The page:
Afghan Opposition Welcomes Anti-Taliban UN Sanctions
Afghanistan's armed opposition Friday welcomed the United Nations' tougher anti-Taliban sanctions but warned that neighboring Pakistan would try to undermine them.
"Their effectiveness is subject to their full realization. They should not remain symbolic," senior opposition spokesman Abdullah said.
"Sanctions against the Taliban are the only way to make them bow to the demands of the Afghan people and the international community."
Despite neighboring Pakistan's pledge to abide by the sanctions, he said Islamabad had no intention to implement them, particularly an arms embargo against the ruling Taliban militia.
Abdullah, who is also the opposition's acting foreign minister, claimed that Islamabad was already seeking loopholes to avoid compliance.
"They are difficult to implement if Pakistan is not complying," he said.
Abdullah accused Pakistan of stepping up its military supplies to the Taliban in the past month.
"Depots in Jalalabad and Kandahar are full of military supplies," he said.
Pakistan, the Taliban's principal supporter and one of only three countries that recognises its puritanical Islamic theocracy, has consistently denied providing it with military supplies.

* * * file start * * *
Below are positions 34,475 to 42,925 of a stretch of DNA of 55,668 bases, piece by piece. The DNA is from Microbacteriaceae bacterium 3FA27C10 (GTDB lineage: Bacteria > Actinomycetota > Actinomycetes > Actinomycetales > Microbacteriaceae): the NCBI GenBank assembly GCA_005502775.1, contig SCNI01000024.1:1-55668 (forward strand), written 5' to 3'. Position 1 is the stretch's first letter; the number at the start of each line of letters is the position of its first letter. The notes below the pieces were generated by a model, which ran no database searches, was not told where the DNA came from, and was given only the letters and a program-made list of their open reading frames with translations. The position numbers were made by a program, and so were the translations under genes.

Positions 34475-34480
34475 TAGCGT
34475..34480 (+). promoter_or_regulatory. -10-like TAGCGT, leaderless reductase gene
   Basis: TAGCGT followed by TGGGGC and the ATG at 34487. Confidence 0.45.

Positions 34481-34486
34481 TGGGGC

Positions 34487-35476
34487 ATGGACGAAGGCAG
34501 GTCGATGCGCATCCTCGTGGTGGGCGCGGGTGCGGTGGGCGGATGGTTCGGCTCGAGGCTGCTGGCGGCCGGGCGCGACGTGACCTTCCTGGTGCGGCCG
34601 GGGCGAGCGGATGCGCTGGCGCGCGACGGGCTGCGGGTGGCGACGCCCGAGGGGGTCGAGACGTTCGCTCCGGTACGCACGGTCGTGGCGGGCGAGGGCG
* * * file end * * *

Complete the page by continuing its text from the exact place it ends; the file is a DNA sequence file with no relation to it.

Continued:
The sanctions, designed to force the Taliban to hand over suspected terrorist Osama bin Laden and to shut alleged terrorist camps, also include the closure of the Taliban's overseas offices.
Its embassy in Islamabad, the only operating one in the world, was open Friday as the deadline for the Taliban to comply with the UN's demands expired and the sanctions took effect.
Pakistan Foreign Office Additional Secretary Aziz Ahmed Khan said the UN resolution "does not ask for the closure of the embassy."
"We will determine the level and size of the embassy as the resolution requires," he said.
Abdullah said the sanctions would help opposition commander Ahmad Shah Masood, himself accused of receiving military support from Russia and India -- KABUL (AFP)
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